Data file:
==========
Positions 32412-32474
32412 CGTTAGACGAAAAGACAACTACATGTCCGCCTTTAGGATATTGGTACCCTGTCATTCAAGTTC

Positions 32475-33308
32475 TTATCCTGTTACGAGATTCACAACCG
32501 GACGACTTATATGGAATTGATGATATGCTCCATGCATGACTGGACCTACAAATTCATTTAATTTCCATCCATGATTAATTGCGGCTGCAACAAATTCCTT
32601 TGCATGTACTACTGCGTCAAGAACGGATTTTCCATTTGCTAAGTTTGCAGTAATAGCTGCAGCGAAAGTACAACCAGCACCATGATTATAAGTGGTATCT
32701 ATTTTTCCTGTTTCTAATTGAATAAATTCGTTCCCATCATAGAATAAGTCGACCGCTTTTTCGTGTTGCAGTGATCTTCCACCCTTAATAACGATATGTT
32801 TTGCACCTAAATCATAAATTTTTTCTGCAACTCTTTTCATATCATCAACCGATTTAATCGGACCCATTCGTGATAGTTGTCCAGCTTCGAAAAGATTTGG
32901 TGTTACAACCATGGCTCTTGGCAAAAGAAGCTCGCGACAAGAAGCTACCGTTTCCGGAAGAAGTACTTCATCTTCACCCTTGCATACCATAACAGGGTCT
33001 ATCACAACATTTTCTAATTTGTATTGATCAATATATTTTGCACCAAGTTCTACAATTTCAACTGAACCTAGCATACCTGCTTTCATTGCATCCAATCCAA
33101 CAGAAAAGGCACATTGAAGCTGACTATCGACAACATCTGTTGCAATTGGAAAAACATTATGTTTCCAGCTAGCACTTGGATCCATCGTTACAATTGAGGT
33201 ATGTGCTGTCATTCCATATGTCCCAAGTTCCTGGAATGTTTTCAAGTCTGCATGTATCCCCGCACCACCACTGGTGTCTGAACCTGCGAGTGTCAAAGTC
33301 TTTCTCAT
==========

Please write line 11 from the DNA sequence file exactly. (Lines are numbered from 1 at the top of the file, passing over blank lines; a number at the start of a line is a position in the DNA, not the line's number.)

33101 CAGAAAAGGCACATTGAAGCTGACTATCGACAACATCTGTTGCAATTGGAAAAACATTATGTTTCCAGCTAGCACTTGGATCCATCGTTACAATTGAGGT